In your July 27, 1992, submission, you cite to M.B.I. Merchandise, Inc. v. United States, U.S.C.I.T. Slip Op. 92-95 (June 26, 1992), as support for your belief that the country of origin of the kit is the country where the various articles making up the kit are combined. In M.B.I., the Court found that the assembly of photo album pages originating in one country and album covers originating in another country resulted in a substantial transformation. In so holding, the Court noted that the pages were not the essence of the photo albums and in any event lost their identity when incorporated into the albums. By contrast, the instant case involves the inclusion of a number of items into a kit. As discussed above in reference to T.D. 91-7, an assembly of this nature -- compiling a collection of goods (cover; paper and plastic inserts; plastic rulers; pens; and similar organizational items) to create a set/kit -- does not constitute a substantial transformation since each item making up the kit retains its identity.

Whether the Imported Merchandise is Excepted from Individual Country of Origin Marking?

An article is excepted from marking under 19 U.S.C. 1304(a)(3)(D) and section 134.32(d), Customs regulations (19 CFR 134.32(d)), if the marking of a container of such article will reasonably indicate the origin of such article. T.D. 91-7, discussed above, noted that in the case of sets "[w]here the marking of the container will reasonably indicate the country of origin to the ultimate purchaser, the container may be marked instead of the individual articles. See 19 U.S.C. 1304(a)(3)(D) and 19 CFR 134.32(d)." Accordingly, subject to the approval of the district director and pursuant to the requirements of section 134.34, Customs regulations (19 CFR 134.34), the individual articles making up the set may be excepted from country of origin marking so long as the district director is satisfied that the imported articles are repacked after release from Customs' custody under the following conditions: (1) [t]he containers in which the articles are repacked will indicate the origin of the articles to an ultimate purchaser in the U.S. and (2) [t]he importer arranges for supervision of the marking of the containers by Customs officers at the importers' expense or secures such verification, as may be necessary, by certification and the submission of a sample or otherwise, of the marking prior to the liquidation of the entry.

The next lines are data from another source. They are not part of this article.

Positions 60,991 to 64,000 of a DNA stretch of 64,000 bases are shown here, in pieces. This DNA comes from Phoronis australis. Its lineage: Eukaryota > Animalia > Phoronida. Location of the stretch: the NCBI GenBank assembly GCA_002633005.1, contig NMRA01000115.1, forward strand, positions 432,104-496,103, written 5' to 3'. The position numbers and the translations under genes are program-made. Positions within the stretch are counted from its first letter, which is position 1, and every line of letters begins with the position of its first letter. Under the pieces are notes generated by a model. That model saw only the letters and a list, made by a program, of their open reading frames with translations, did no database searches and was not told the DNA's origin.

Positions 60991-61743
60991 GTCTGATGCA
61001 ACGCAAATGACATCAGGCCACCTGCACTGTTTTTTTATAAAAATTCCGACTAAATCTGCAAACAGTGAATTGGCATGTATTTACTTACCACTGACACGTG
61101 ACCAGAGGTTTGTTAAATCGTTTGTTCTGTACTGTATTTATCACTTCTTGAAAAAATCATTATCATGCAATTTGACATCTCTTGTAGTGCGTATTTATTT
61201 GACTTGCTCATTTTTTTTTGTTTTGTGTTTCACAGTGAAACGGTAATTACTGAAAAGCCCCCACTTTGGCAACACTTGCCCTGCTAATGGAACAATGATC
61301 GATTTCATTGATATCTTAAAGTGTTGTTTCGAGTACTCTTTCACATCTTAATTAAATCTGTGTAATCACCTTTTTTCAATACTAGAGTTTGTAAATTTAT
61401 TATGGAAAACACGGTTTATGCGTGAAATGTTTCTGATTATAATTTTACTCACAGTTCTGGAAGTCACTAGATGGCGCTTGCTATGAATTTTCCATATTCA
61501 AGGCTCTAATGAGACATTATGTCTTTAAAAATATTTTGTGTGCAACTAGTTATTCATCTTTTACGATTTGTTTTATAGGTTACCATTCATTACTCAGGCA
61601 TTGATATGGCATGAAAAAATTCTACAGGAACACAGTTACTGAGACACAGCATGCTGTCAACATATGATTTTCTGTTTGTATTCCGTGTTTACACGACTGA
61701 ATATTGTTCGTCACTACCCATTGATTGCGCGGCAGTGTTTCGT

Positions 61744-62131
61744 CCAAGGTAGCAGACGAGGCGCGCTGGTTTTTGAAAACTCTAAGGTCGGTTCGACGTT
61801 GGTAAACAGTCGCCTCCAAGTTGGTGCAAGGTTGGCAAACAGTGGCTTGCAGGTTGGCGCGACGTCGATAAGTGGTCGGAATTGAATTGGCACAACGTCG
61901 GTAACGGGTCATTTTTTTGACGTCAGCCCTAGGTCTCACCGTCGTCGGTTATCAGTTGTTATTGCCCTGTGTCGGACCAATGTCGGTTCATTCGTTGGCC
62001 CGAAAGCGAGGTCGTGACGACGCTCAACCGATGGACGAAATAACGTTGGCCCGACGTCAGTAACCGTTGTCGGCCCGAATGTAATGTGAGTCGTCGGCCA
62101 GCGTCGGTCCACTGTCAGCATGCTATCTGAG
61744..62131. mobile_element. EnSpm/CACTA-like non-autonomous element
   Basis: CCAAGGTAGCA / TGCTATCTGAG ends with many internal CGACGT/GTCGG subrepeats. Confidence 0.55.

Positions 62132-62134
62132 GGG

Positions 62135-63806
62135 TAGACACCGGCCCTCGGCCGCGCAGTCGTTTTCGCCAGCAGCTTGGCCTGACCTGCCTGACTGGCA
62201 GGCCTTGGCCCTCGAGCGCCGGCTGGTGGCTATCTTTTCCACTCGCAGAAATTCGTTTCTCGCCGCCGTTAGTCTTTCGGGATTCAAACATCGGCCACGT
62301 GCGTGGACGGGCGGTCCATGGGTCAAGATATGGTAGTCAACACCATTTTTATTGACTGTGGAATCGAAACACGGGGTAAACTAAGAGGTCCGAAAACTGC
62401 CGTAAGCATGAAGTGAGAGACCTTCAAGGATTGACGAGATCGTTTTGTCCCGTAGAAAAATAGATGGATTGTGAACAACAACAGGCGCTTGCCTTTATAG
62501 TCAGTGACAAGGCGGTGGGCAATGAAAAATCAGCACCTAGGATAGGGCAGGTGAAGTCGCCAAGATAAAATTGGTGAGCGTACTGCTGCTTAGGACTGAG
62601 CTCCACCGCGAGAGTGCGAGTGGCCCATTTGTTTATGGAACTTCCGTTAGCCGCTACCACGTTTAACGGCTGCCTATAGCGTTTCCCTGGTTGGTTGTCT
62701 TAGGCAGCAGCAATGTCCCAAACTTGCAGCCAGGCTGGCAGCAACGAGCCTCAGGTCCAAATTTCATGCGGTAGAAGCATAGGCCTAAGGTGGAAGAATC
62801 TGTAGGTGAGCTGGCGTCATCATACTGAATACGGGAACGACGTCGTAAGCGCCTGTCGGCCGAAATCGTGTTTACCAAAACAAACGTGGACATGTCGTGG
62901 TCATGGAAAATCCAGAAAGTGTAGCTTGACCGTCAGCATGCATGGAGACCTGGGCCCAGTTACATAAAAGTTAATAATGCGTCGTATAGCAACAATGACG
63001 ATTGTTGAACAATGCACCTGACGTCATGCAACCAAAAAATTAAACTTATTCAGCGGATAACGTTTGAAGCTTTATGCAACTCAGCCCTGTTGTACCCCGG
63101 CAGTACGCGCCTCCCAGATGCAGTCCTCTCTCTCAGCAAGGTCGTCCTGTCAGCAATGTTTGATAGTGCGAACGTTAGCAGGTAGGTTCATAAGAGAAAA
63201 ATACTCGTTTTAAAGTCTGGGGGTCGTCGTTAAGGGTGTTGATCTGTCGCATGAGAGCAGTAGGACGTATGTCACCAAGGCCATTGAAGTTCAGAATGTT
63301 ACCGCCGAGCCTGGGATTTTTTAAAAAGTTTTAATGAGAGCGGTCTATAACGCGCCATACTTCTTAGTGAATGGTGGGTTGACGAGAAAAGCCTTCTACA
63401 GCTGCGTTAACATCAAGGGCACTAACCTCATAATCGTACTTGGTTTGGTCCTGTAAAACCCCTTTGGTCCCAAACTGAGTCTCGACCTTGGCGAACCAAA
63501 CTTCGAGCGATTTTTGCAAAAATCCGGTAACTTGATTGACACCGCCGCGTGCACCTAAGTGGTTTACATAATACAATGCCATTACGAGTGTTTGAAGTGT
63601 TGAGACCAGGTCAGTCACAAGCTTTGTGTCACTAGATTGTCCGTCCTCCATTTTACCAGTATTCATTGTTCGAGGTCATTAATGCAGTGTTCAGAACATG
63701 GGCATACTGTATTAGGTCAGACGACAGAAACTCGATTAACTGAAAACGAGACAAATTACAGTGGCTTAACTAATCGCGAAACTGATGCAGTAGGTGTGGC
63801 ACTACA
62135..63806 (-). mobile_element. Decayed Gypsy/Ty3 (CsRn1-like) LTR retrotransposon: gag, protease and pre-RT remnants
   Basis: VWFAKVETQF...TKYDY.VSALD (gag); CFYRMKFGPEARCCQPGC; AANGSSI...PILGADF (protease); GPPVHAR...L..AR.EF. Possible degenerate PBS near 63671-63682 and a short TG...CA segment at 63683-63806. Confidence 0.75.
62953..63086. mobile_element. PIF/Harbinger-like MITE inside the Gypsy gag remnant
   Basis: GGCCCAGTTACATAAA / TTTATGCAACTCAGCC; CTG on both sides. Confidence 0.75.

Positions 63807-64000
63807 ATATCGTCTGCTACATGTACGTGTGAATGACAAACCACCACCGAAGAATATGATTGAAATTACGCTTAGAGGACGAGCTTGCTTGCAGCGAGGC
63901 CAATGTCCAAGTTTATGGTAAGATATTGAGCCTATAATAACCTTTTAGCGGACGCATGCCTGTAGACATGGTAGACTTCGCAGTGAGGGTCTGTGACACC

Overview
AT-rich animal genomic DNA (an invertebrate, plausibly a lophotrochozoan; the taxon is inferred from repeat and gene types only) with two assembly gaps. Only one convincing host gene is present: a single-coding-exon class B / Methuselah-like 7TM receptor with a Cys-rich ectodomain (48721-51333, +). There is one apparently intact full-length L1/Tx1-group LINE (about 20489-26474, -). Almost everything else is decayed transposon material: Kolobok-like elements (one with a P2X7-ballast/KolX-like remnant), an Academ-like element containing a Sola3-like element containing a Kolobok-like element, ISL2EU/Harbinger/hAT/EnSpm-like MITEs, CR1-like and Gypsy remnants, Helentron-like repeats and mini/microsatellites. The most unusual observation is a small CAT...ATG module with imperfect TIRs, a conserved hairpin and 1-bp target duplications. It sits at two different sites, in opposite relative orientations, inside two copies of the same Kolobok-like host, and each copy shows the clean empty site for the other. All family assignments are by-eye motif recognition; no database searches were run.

Locality other than country of origin appearing on the submitted sample container and wording of the country of origin marking.

The presence of the words "Culver City, CA" on the back of the sample container, trigger the special marking requirements of section 134.46, Customs Regulations (19 CFR 134.46). This section provides that when the words "United States," or "America," the letters "U.S.A.," any variation of such words or letters, or the name of any city or locality other than the country of origin appear on the imported article or its container, the name of the actual country of origin must appear "in close proximity" to the U.S. reference (on the same side of the container) and in lettering of at least comparable size.

In the instant case, the marking "Cover Product of (name of country)/ Other articles from (name of countries)" satisfies the requirements of the marking statute. Alternatively, since each item in the kit, except for the cover, is already individually marked with its own country of origin, the container may display a legend such as "Cover Product of (name of country)/See Other Articles for Country of Origin" so long as the kits are repacked in retail containers which can easily be opened by the ultimate purchaser to check the various articles for country of origin marking. Such a marking scheme was previously approved in HQ 734285 (April 13, 1992) where Customs found that the marking "See Part Number Label For Country of Origin" appeared in close proximity to the U.S. reference and was easy to see.


So long as the district director authorizes an exception from individually marking the imported day organizer/time management system kits pursuant to 19 U.S.C. 1304(a)(3)(D), 19 CFR 134.32(d) and 19 CFR 134.34, the method and wording of marking, discussed above in the ruling, are in accordance with the requirements of the marking statute.


John Durant, Director
Commercial Rulings